Ever since waging war in the desert, I’ve been worried about losing my mind. You see, the temperature in the tank was so high and the relative humidity so low that we sweated maybe a gallon a day, but knew it only because of the thick crust of salt on our fatigues. So the bright boys back at HQ figured it should be replaced, and made us swallow a couple of outsize salt pills with every meal. The General himself would come sniffing around to make sure we were actually swallowing the things, and anyone caught faking it would get three days in the brig.
It reminded me of the story about Bligh and Cook. Captain Bligh, with his record of lashings and keel-hauling, is generally regarded as the epitome of unreasoning cruelty at sea, while Captain Cook, who insisted on everyone drinking a cup of lime juice every day to avoid the scurvy, is the very model of consideration for his men. Well, someone did a little checking and found out that Cook, over his career, ordered three times as many lashings as Bligh, all for refusing to drink the nasty stuff.
Anyway, in the army there’s always some creep who has to outdo the rest so as to curry favor with the brass, and I couldn’t help noticing that those who took four pills to our two always ended up going gaga, so sometimes they couldn’t even recall their own names. This alarmed me so much, particularly when I forgot something as we all do from time to time, that I decided to take regular intelligence tests.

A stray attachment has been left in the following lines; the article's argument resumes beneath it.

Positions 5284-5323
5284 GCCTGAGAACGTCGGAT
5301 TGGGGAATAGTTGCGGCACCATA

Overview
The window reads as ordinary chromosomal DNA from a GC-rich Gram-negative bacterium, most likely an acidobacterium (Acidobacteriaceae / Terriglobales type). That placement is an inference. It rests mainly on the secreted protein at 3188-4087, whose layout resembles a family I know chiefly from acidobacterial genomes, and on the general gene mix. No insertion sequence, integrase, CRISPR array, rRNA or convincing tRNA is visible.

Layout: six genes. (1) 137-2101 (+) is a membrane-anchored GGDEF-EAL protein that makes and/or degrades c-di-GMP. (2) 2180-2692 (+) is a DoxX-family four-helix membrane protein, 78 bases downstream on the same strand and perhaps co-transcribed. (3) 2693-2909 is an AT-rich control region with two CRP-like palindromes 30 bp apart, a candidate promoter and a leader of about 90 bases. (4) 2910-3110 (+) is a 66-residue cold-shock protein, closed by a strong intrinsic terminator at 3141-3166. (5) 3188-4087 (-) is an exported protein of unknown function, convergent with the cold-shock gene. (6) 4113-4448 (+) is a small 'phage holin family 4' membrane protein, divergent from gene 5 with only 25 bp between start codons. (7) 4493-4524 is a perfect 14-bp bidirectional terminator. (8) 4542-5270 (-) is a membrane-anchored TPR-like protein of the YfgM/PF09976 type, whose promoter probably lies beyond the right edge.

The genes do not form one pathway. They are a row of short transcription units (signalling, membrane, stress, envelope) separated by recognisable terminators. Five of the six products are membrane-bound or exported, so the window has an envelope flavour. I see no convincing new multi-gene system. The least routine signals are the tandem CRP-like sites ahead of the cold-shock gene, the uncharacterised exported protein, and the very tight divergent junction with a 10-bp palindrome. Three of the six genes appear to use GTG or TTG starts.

But in the army, where showing the slightest sign of intelligence is a misdemeanor, it’s not so easy to figure whether you’re losing it. So it had to wait on my next leave, when I made a beeline for Tavistock House, where the shrinks check out claims of battle fatigue, and demanded an intelligence test.
They obviously thought I was nuts and laughed their heads off at my suspicions about salt. But knowing that higher education destroys the critical faculty, I persisted and finally got my test. I turned out to be only slightly subnormal – 97 out of 100 – but I took it as proof positive that the army was trying to destroy my mind to make me a better soldier.
Then pretty soon we were out of the desert, the pill issue stopped, and I forgot the whole thing until I got back toCivvy Street
, got married and promptly forgot my wife’s birthday. Thereafter, I rushed back to Tavistock House whenever I repeated the offense, which was roughly once a year, and recorded a progressively lower IQ reading over the years, when I should have shown a progressive improvement as I became familiar with the limited number of different tests they kept up their sleeves.
The toffee-nosed shrinks called it “a natural concomitant of the aging process,” but I call it a natural concomitant of the salting process, since there isn’t a cook in the world can keep his hands off the saltcellar. Just yesterday I was filling out a form and forgot my own birthday, so my advice to you is: “Stick with the Navy.”You won’t lose your marbles on lime juice.